T-Mobile’s 4G-like Speeds Covers 75 Million Americans

Here’s a press release from T-Mobile USA showing us how their 3.7G HSPA+ network will be expanding this year. If you’ve seen our article about the T-Mobile HSPA+ USB stick, you should probably be impressed with T-Mobile’s HSPA+ network since it certainly is capable of out-performing Sprint’s 4G WiMax network. If you live in one of the Cities listed below, let us know what kind of speeds you’re seeing on T-Mobile.

T-Mobile USA is announcing the expansion of its super-fast mobile broadband network, offering 4G speeds to more than 25 metropolitan areas across the U.S. and expects to cover more than 75 million Americans with HSPA+ by the end of June. Complementing the network expansion is the availability of the T-Mobile® webConnect Rocket™ USB Laptop Stick, the first HSPA+ capable device from a national U.S. wireless carrier, in these new areas. Today, 15 T-Mobile devices benefit from these enhanced speeds including the newest smartphone available from T-Mobile today — the Nokia E73 Mode.

Now 4G speeds and the T-Mobile webConnect Rocket USB Laptop Stick are available in metropolitan areas across the country including Los Angeles; Dallas; Atlanta; Houston; Seattle; Tampa and Orlando, Fla.; Pittsburgh; Charlotte, Greensboro, and Winston-Salem, N.C.; Oklahoma City and Tulsa, Okla.; New Orleans; and Charleston, S.C. In addition, HSPA+ has been expanded to Bentonville, Ark.; Anderson, S.C.; and Fayetteville, N.C. T-Mobile’s HSPA+ mobile broadband service is already live in New York; Philadelphia; Las Vegas; Memphis; Upstate New York; Connecticut; Providence, RI.; and the Washington, D.C., suburbs.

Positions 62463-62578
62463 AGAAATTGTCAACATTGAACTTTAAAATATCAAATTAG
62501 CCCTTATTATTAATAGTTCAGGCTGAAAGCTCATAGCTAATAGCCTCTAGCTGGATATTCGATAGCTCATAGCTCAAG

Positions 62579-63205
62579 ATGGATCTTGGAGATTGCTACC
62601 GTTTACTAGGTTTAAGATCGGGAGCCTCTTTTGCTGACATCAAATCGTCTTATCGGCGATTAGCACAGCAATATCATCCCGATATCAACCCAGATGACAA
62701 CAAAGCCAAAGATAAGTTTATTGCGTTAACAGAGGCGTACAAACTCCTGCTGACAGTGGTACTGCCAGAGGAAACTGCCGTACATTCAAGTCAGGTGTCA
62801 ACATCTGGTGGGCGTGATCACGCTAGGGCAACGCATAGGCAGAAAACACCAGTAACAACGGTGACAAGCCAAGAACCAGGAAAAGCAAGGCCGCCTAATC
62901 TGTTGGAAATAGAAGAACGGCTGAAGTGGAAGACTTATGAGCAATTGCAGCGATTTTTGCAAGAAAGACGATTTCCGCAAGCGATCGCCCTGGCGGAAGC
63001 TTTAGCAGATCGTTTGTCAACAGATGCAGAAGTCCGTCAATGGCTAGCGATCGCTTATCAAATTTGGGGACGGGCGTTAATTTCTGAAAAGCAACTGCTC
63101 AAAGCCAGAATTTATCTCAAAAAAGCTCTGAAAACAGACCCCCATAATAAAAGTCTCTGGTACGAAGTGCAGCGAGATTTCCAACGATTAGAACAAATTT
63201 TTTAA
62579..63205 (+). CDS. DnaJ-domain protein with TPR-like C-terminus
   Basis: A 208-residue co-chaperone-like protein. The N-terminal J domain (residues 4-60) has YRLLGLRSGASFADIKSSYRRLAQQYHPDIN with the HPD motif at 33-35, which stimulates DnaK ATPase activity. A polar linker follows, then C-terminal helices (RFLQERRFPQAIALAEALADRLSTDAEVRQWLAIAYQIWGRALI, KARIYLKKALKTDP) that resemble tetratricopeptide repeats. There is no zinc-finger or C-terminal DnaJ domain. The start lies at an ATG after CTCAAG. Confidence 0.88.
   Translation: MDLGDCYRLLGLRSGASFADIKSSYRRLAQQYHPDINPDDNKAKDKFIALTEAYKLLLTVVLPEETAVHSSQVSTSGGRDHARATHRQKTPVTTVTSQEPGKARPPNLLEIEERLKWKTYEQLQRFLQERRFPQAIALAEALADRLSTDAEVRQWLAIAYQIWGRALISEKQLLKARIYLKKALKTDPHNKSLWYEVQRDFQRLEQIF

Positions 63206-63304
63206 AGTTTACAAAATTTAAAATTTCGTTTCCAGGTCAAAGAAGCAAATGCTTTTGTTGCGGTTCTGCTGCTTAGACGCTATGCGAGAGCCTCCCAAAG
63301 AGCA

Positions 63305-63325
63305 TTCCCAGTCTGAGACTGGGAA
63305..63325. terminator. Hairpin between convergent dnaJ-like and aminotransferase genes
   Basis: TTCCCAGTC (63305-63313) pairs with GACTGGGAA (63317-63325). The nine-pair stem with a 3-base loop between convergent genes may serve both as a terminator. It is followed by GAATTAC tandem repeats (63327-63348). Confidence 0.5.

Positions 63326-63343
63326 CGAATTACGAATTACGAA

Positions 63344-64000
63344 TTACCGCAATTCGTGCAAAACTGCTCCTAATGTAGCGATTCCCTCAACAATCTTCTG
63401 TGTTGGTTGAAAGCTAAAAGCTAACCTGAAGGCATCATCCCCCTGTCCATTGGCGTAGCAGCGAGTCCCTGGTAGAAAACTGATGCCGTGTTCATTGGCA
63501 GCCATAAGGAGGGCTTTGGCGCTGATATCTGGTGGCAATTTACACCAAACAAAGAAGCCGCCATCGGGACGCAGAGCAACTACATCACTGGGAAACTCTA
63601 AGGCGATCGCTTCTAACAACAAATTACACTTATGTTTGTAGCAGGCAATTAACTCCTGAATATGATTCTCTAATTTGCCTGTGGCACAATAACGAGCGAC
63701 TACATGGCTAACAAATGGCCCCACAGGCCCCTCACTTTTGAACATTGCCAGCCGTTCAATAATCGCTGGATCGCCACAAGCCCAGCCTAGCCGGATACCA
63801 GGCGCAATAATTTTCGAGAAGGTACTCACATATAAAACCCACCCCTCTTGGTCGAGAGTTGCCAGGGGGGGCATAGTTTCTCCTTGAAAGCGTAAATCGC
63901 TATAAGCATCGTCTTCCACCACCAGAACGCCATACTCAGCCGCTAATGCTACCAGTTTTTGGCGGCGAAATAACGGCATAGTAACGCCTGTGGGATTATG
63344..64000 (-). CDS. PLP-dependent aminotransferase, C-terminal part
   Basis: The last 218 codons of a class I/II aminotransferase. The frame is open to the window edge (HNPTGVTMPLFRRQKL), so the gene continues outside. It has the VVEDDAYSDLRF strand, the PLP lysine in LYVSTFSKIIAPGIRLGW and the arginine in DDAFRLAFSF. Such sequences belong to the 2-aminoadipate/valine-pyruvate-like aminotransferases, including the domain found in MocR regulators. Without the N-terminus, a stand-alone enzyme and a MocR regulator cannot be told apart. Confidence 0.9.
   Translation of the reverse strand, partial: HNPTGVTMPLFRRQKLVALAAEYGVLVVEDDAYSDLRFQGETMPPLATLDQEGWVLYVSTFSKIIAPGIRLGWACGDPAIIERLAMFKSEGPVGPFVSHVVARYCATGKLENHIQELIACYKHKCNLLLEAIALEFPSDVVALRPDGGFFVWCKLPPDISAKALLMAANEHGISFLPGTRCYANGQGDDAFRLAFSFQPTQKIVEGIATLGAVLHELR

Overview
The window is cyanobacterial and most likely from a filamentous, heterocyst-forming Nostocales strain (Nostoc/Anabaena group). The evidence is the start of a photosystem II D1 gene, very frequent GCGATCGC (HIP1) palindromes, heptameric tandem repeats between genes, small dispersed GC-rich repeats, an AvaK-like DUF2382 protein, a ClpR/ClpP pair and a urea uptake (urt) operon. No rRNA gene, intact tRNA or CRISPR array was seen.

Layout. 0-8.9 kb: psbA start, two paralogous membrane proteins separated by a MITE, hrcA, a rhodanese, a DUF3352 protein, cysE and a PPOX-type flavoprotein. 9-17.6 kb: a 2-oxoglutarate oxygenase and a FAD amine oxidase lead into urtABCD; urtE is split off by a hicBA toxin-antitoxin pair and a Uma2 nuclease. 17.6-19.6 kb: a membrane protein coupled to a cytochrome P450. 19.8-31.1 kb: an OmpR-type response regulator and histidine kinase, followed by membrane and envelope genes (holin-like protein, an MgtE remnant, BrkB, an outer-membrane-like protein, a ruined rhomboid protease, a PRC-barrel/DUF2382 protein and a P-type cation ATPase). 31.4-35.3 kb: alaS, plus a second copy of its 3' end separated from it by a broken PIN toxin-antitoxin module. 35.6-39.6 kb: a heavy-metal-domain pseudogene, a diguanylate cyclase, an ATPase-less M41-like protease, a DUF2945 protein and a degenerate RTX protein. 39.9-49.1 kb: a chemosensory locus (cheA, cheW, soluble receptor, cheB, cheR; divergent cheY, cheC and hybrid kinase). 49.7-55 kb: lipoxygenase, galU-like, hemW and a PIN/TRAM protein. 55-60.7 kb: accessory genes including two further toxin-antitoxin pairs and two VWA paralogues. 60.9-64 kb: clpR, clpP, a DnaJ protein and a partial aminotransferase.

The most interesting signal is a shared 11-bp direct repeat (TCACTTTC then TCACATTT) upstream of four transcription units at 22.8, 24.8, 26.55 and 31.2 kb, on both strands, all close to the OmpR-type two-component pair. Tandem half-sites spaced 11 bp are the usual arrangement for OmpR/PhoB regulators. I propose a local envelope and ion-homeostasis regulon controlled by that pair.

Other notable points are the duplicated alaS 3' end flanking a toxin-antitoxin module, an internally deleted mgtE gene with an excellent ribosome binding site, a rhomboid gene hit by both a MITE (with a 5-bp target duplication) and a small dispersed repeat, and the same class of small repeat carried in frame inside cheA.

T-Mobile has made considerable progress in the number of areas with faster mobile broadband – and expects to continue this aggressive pace to deliver HSPA+ service in 100 major metropolitan areas with backhaul in place, covering 185 million people in the U.S. by the end of this year.

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About The Author
Adam Z. Lein
Adam has had interests in combining technology with art since his first use of a Koala pad on an Apple computer. He currently has a day job as a graphic designer, photographer, systems administrator and web developer at a small design firm in Westchester, NY. His love of technology extends to software development companies who have often implemented his ideas for usability and feature enhancements. Mobile computing has become a necessity for Adam since his first Uniden UniPro PC100 in 1998. He has been reviewing and writing about smartphones for Pocketnow.com since they first appeared on the market in 2002. Read more about Adam Lein!
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